Jellyfish galaxies are named after the gas tentacles of gas and young stars they trail behind them, which are an unlikely place for stars to be formed. Usually stars are born within galaxies, and no one really knows how stars are able to form in the tails of jellyfish galaxies. One of the closest jellyfish galaxies to us, the Norma cluster galaxy ESO 137-001, was recently fully mapped using ALMA and other telescopes. Astronomers (including ICRAR’s Dr Luca Cortese) discovered that it contained cold molecular hydrogen in its tail, supporting the idea that stars are formed in the tail instead of being formed in the galaxy and being left behind in the tail.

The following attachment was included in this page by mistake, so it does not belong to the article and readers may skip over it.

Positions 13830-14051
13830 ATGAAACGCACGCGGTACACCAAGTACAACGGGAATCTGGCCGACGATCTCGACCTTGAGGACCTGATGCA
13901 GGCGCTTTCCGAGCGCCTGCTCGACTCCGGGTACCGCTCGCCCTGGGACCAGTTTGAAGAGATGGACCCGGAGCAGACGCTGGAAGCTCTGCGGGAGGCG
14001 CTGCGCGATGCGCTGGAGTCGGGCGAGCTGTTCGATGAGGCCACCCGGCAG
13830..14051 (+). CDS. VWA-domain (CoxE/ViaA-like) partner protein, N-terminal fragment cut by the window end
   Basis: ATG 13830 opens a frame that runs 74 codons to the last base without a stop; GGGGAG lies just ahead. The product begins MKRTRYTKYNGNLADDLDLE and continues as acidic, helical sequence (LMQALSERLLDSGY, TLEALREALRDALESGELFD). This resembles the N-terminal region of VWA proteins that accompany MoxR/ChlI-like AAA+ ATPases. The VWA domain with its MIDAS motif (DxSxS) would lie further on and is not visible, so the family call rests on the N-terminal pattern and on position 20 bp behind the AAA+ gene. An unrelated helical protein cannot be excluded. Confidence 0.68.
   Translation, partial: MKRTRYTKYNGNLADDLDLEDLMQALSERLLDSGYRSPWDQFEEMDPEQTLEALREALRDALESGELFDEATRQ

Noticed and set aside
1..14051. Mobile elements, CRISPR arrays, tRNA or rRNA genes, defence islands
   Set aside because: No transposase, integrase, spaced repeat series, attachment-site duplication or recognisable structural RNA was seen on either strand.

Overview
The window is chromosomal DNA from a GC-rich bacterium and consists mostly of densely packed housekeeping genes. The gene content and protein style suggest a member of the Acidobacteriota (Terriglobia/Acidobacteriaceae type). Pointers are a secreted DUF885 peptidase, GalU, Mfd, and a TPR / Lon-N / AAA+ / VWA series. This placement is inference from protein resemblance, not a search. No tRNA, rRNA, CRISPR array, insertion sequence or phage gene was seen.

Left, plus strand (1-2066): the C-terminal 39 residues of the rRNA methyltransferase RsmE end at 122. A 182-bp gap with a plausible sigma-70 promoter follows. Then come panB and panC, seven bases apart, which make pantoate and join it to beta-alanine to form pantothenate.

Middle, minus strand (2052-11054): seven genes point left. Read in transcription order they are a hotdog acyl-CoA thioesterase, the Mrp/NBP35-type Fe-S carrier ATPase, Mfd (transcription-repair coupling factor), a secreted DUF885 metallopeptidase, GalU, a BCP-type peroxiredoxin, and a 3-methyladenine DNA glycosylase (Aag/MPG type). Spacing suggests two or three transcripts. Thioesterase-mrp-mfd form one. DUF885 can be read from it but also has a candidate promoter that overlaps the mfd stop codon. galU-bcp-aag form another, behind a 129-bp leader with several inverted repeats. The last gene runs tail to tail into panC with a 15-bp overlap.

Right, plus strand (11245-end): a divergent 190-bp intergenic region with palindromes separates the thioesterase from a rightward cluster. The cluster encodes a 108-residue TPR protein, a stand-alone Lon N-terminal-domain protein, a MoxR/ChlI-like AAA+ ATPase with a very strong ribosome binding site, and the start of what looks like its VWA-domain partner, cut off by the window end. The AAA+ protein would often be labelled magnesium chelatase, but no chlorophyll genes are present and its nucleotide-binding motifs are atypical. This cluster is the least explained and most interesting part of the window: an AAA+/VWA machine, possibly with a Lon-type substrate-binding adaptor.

This image of ESO 137-001 is a composite of data from several telescopes; the optical light is from the Hubble Space Telescope, the orange regions are cold gas/molecular hydrogen (-250°C) detected with ALMA, and the purple regions are warm gas (~10,000°C) detected with VLT.
It’s the first time that a detailed map of the molecular hydrogen distribution in Jellyfish galaxies has been obtained, giving the most complete view of the different components of the tail to date.
- Atacama Large Millimeter/submillimeter Array (ALMA), a 66-dish radio telescope in Chile, run as an international partnership between teams in Europe, USA, Canada, Japan, South Korea, Taiwan, and Chile.
- Very Large Telescope (VLT) operated by the European Southern Observatory in northern Chile.